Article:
Stopwords for Greek and Latin

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Status quaestionis

This page needs to be updated: see ongoing discussion.

stop word, n. A very common word that is generally uninteresting to search for (a XTF Definition).

If you are not a linguist with a special interest in words like Latin "cum" or Greek "kai", or if you have a large collection of Greek or Latin texts and want to make searches in these collection more efficient, or if you have to prepare an index to such a collection (probably based on automatic concordances), it is useful to have a list of stop words handy.

Of course, such "uninteresting" words will not be excluded from your search results (thanks to the so called "bigramming", cf. XTF Definition). Also, you can have both, providing to users of your collections searches with filtered stop words and without such filter (as it is done in Perseus under PhiloLogic).

However, at the moment there are no stop word lists freely available for Greek or Latin; it seems that people compile them when they need them (and if they have the time), thereby doing the same all over again, instead of possibly improving on what others already did.

The stop words (apparently) used by Perseus are (see reading/src/perseus/language/analyzers/greek/GreekAnalyzer.java and reading/src/perseus/language/analyzers/latin/LatinAnalyzer.java in the source):

  • Greek (Beta Code): mh/, e(autou=, a)/n, a)ll', a)lla/, a)/llos, a)po/, a)/ra, au)to/s, d', de/, dh/, dia/, dai/, dai/s, e)/ti, e)gw/, e)k, e)mo/s, e)n, e)pi/, ei), ei)mi/, ei)/mi, ei)s, ga/r, ge, ga^, h(, h)/, kai/, kata/, me/n, meta/, mh/, o(, o(/de, o(/s, o(/stis, o(/ti, ou(/tws, ou(=tos, ou)/te, ou)=n, ou)dei/s, oi(, ou), ou)de/, ou)k, peri/, pro/s, su/, su/n, ta/, te, th/n, th=s, th=|, ti, ti/, tis, ti/s, to/, toi/, toiou=tos, to/n, tou/s, tou=, tw=n, tw=|, u(mo/s, u(pe/r, u(po/, w(s, w)=, w(/ste, e)a/n, para/, so/s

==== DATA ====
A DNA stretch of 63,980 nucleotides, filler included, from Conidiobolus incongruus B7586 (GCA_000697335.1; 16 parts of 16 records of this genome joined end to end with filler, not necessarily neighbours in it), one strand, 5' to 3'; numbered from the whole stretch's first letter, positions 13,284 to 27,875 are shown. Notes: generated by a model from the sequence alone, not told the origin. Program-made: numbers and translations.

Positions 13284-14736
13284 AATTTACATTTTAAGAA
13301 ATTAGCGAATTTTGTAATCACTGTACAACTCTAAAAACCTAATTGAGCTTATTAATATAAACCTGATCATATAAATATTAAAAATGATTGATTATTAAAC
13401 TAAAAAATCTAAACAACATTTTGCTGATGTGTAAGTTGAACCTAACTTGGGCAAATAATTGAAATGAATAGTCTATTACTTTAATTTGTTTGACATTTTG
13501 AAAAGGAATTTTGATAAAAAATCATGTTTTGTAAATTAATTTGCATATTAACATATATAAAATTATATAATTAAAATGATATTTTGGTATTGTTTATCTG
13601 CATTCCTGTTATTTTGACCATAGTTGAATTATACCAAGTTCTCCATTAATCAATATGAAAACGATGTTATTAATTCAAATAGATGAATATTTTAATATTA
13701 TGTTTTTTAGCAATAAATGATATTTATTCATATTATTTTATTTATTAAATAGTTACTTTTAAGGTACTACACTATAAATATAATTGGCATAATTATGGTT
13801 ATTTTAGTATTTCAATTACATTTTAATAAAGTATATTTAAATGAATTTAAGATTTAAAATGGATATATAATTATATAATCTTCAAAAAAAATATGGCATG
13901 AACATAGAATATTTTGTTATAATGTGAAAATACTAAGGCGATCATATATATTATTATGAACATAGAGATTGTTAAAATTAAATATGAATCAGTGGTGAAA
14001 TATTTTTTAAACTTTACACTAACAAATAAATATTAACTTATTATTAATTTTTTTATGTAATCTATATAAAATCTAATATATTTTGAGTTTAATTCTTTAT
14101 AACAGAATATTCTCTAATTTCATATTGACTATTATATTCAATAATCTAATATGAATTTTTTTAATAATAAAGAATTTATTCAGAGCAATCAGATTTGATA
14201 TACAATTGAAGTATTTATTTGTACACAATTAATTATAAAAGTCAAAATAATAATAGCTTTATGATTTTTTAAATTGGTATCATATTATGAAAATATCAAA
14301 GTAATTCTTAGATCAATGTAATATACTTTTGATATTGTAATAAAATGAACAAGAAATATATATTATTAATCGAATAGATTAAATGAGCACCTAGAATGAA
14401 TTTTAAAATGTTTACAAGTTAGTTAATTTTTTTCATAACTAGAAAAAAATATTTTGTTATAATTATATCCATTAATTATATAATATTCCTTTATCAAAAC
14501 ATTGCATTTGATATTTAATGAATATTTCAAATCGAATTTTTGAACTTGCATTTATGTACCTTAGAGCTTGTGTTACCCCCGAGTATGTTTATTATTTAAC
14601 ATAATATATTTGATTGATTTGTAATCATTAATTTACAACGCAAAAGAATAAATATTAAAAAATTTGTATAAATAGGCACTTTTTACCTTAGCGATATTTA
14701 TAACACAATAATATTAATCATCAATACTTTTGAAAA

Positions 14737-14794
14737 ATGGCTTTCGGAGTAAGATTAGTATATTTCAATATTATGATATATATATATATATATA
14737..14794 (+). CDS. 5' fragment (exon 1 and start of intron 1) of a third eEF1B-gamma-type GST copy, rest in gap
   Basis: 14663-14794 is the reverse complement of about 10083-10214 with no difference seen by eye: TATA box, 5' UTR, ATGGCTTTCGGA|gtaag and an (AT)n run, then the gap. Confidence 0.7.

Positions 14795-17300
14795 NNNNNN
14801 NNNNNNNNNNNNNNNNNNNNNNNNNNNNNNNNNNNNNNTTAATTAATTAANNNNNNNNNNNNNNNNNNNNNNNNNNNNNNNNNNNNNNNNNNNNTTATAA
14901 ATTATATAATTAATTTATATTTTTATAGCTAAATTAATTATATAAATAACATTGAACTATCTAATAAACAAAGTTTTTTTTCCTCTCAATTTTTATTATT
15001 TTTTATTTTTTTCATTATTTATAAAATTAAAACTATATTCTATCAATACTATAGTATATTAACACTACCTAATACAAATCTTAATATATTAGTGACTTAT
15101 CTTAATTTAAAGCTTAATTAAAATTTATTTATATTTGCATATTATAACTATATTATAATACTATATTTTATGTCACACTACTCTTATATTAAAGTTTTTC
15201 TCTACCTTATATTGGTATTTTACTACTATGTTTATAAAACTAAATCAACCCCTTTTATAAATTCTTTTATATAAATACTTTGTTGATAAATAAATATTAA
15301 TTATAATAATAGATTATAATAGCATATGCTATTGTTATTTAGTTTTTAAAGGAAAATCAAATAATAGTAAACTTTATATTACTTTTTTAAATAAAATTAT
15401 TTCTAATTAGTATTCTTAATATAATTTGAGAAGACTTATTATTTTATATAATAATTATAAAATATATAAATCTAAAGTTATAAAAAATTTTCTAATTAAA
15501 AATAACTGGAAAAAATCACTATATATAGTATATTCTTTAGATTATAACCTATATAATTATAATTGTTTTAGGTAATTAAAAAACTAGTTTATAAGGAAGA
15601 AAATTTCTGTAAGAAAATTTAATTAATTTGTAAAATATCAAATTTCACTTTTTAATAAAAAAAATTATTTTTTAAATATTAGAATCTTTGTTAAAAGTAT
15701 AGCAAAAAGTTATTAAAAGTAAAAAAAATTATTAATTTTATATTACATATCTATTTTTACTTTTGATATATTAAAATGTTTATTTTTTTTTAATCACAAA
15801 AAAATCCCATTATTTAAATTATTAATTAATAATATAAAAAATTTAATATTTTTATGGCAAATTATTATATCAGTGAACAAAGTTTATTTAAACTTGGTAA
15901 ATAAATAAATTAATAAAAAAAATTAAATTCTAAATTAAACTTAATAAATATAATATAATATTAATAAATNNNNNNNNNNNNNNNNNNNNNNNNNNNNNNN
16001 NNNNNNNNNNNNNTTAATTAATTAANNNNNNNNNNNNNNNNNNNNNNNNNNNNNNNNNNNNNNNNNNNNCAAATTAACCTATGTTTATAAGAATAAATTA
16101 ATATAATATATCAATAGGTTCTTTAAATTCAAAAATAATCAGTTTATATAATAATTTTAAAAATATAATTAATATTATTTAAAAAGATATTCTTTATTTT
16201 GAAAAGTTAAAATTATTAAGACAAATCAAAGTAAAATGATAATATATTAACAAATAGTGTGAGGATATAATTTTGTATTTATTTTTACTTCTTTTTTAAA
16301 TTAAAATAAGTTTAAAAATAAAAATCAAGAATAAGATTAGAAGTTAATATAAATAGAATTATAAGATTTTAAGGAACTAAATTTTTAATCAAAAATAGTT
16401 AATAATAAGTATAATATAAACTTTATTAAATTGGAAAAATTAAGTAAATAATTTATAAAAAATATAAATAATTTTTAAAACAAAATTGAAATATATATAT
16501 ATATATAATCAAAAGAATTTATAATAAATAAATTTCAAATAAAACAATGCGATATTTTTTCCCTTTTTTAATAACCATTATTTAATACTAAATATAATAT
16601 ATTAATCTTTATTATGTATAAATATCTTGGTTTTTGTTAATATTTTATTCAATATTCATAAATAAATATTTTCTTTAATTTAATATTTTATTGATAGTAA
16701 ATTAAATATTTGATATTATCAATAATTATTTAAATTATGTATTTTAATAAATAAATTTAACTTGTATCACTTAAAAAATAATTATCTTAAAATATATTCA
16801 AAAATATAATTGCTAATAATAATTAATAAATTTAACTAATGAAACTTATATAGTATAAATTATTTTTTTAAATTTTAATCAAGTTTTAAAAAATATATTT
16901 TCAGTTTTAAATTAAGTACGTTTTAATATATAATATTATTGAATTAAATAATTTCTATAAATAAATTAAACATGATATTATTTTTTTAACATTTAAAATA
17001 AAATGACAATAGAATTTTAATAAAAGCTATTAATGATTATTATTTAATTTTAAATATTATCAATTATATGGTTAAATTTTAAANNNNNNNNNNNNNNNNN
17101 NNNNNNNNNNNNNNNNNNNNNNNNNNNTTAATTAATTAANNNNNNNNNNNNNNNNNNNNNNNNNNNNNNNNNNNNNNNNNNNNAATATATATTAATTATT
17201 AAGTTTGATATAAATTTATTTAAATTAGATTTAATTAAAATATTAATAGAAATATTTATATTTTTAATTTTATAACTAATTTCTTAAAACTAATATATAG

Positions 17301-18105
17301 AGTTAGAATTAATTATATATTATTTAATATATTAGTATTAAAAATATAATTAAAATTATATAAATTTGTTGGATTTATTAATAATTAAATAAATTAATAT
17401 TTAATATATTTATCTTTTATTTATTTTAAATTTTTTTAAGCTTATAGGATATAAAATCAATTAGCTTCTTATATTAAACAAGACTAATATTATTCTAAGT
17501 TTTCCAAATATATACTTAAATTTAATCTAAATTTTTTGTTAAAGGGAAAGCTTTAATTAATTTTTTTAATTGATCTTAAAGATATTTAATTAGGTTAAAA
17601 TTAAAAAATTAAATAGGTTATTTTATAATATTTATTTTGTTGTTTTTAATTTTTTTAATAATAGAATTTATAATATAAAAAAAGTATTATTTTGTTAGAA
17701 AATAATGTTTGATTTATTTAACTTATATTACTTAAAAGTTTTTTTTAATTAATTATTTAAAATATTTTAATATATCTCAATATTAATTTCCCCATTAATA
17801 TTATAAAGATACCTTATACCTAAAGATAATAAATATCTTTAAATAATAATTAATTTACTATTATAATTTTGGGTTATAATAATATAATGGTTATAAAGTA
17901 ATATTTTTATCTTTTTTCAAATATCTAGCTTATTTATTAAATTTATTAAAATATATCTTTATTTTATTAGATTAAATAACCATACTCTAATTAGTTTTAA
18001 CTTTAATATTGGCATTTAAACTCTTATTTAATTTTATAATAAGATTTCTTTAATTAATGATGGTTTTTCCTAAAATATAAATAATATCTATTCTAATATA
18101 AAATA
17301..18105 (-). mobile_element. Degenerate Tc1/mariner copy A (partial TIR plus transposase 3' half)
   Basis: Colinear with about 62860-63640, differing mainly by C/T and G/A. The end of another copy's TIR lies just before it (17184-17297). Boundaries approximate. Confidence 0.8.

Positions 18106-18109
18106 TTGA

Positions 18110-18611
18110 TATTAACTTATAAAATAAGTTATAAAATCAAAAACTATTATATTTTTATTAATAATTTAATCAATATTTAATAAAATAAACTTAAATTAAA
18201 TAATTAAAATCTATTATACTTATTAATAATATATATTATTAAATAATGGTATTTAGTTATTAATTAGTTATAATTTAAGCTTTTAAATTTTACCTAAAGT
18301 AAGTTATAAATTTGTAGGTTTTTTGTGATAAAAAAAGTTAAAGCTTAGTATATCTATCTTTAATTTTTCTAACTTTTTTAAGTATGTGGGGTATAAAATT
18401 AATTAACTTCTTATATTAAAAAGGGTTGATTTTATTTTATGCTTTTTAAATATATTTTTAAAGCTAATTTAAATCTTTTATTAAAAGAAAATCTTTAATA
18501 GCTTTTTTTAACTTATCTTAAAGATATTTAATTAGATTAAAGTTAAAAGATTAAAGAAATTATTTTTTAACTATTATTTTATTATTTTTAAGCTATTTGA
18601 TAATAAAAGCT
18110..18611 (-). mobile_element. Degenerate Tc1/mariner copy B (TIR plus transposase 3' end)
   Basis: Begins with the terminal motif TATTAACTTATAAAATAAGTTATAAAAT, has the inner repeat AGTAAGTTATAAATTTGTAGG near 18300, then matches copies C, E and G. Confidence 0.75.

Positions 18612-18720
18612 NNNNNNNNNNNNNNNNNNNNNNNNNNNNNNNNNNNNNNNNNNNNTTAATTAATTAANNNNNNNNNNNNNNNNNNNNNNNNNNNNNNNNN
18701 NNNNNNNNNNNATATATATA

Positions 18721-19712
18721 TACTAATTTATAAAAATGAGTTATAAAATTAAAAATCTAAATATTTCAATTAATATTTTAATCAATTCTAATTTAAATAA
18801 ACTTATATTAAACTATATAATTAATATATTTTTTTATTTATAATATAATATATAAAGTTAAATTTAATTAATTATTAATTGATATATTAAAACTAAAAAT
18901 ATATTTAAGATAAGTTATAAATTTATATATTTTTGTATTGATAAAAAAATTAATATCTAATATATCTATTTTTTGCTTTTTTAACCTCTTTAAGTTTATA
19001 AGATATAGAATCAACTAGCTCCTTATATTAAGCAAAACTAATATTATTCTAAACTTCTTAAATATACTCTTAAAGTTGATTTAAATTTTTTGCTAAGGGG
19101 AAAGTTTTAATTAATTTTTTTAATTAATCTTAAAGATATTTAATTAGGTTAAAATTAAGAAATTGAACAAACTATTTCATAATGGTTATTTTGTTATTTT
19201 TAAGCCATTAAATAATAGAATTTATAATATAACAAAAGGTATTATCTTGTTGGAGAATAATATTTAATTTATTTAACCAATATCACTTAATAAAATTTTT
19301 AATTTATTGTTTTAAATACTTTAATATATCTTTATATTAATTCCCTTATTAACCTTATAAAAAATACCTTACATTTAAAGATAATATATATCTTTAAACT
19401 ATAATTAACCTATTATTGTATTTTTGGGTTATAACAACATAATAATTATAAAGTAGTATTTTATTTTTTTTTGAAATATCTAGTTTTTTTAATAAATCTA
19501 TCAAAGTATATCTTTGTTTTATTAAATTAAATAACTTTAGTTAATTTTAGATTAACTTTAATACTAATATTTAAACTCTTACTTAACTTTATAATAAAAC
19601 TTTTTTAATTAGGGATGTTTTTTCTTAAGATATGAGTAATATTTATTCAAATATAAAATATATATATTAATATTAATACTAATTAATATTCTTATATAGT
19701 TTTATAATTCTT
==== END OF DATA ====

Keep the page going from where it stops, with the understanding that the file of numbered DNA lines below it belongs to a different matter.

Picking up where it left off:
• Greek (converted to Unicode): μή, ἑαυτοῦ, ἄν, ἀλλ', ἀλλά, ἄλλος, ἀπό, ἄρα, αὐτός, δ', δέ, δή, διά, δαί, δαίς, ἔτι, ἐγώ, ἐκ, ἐμός, ἐν, ἐπί, εἰ, εἰμί, εἴμι, εἰς, γάρ, γε, γα, ἡ, ἤ, καί, κατά, μέν, μετά, μή, ὁ, ὅδε, ὅς, ὅστις, ὅτι, οὕτως, οὗτος, οὔτε, οὖν, οὐδείς, οἱ, οὐ, οὐδέ, οὐκ, περί, πρός, σύ, σύν, τά, τε, τήν, τῆς, τῇ, τι, τί, τις, τίς, τό, τοί, τοιοῦτος, τόν, τούς, τοῦ, τῶν, τῷ, ὑμός, ὑπέρ, ὑπό, ὡς, ὦ, ὥστε, ἐάν, παρά, σός [you'll probably want to add τοῖς and ταῖς]
  • Latin: ab, ac, ad, adhic, aliqui, aliquis, an, ante, apud, at, atque, aut, autem, cum, cur, de, deinde, dum, ego, enim, ergo, es, est, et, etiam, etsi, ex, fio, haud, hic, iam, idem, igitur, ille, in, infra, inter, interim, ipse, is, ita, magis, modo, mox, nam, ne, nec, necque, neque, nisi, non, nos, o, ob, per, possum, post, pro, quae, quam, quare, qui, quia, quicumque, quidem, quilibet, quis, quisnam, quisquam, quisque, quisquis, quo, quoniam, sed, si, sic, sive, sub, sui, sum, super, suus, tam, tamen, trans, tu, tum, ubi, uel, uero

For Greek (when no lemmatisation is available) you may sometimes need a list including the various possible breathings and accents. Here is an extended version of the above list, also featuring both forms of sigma and of the apostrophe as encountered in digital sources:

  • Greek (extended list): ἄλλος, ἄλλοσ, ἄν, ἂν, ἄρα, ἀλλ, ἀλλ', ἀλλ’, ἀλλά, ἀλλὰ, ἀπό, ἀπὸ, αὐτός, αὐτόσ, αὐτὸς, αὐτὸσ, δ, δ', δ’, δαί, δαὶ, δαίς, δαίσ, δαὶς, δαὶσ, δέ, δὲ, δή, δὴ, διά, διὰ, ἑαυτοῦ, ἔτι, ἐάν, ἐὰν, ἐγώ, ἐγὼ, ἐκ, ἐμός, ἐμόσ, ἐμὸς, ἐμὸσ, ἐν, ἐπί, ἐπὶ, εἰ, εἴμι, εἰμί, εἰς, εἰσ, γάρ, γὰρ, γᾶ, γε, ἡ, ἤ, ἢ, καί, καὶ, κατά, κατὰ, μέν, μὲν, μετά, μετὰ, μή, μὴ, ὁ, ὅδε, ὅς, ὅσ, ὃς, ὃσ, ὅστις, ὅστισ, ὅτι, οἱ, οὕτως, οὕτωσ, οὗτος, οὗτοσ, οὐ, οὔτε, οὖν, οὐδέ, οὐδὲ, οὐδείς, οὐδείσ, οὐδεὶς, οὐδεὶσ, οὐκ, οὔκ, οὐχ, παρά, παρὰ, περί, περὶ, πρός, πρόσ, πρὸς, πρὸσ, σός, σόσ, σὸς, σὸσ, σύ, σὺ, σύν, σὺν, τά, τὰ, τάσ, τάς, τὰσ, τὰς, ταῖς, ταῖσ, τε, τήν, τὴν, τῆς, τῆσ, τῇ, τι, τί, τὶ, τίς, τίσ, τις, τισ, τό, τὸ, τόν, τὸν, τοί, τοὶ, τοιοῦτος, τοιοῦτοσ, τοῖς, τοῖσ, τούς, τούσ, τοὺς, τοὺσ, τοῦ, τῶν, τῷ, ὑμός, ὑμὸς, ὑμόσ, ὑμὸσ, ὑπέρ, ὑπό, ὑπὸ, ὥσ, ὥστε, ὡς, ὡσ, ὦ

Word frequencies could be distributed differently in your corpus. One approach may be to run a Lucene index on your corpus with no stop words first, then use Luke to get the top n terms for your corpus and filter that result depending on what kind of stop word behavior you want.

Bibliography

The tag LatinWordStopList on bibsonomy provides a working bibliography of bookmarks and publications on word frequency in Latin.

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